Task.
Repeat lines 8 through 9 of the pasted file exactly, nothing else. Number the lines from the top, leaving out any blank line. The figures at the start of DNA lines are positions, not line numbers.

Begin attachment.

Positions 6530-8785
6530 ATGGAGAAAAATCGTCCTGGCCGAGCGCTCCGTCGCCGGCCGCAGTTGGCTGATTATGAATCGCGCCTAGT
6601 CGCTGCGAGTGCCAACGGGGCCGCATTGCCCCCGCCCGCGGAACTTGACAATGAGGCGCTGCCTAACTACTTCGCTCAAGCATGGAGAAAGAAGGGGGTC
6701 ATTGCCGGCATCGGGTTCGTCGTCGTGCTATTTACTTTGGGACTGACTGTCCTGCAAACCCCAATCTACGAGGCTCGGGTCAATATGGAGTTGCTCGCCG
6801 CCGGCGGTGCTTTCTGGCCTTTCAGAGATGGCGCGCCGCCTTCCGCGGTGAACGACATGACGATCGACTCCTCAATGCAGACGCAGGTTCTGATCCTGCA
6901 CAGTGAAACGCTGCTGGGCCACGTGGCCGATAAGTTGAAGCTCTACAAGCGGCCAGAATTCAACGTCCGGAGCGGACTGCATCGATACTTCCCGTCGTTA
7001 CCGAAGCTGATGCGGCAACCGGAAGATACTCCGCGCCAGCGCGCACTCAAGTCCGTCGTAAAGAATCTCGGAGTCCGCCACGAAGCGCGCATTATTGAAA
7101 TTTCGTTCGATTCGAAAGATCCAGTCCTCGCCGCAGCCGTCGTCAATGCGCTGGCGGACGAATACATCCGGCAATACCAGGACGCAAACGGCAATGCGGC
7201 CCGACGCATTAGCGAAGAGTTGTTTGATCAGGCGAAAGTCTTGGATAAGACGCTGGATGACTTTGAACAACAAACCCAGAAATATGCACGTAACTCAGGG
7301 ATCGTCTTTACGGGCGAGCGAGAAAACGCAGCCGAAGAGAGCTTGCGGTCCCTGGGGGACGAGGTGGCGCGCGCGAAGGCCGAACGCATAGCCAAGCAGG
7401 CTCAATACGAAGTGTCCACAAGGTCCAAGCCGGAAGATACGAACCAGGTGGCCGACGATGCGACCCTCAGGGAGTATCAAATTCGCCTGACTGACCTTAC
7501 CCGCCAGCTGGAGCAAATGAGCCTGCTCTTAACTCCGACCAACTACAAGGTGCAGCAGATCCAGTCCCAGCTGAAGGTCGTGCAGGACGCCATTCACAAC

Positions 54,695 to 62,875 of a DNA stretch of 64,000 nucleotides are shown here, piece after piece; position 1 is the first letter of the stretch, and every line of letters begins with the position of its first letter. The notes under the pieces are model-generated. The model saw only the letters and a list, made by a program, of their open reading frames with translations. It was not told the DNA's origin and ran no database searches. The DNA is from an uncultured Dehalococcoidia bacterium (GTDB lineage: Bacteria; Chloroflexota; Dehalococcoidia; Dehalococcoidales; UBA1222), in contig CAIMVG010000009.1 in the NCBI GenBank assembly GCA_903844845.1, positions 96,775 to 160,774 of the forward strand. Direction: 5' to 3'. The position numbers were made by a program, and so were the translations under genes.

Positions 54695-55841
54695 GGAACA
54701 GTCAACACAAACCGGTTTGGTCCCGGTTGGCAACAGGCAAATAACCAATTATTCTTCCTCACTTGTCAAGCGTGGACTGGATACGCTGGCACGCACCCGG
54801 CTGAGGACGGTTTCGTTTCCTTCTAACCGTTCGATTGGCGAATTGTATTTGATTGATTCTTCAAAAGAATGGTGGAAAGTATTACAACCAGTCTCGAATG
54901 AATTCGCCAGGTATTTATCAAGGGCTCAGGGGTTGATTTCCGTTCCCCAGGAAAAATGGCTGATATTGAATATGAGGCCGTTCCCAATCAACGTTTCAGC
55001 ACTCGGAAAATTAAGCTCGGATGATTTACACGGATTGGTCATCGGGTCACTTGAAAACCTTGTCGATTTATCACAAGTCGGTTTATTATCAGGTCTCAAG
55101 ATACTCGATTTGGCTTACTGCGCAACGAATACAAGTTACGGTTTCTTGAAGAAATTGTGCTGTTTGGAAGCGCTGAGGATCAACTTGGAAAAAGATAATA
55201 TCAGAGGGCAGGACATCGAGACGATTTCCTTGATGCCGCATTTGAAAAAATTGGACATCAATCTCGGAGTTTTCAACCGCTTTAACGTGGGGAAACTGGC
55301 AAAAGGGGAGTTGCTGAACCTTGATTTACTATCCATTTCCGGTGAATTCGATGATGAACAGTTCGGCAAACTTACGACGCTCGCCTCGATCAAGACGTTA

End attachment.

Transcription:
7101 TTTCGTTCGATTCGAAAGATCCAGTCCTCGCCGCAGCCGTCGTCAATGCGCTGGCGGACGAATACATCCGGCAATACCAGGACGCAAACGGCAATGCGGC
7201 CCGACGCATTAGCGAAGAGTTGTTTGATCAGGCGAAAGTCTTGGATAAGACGCTGGATGACTTTGAACAACAAACCCAGAAATATGCACGTAACTCAGGG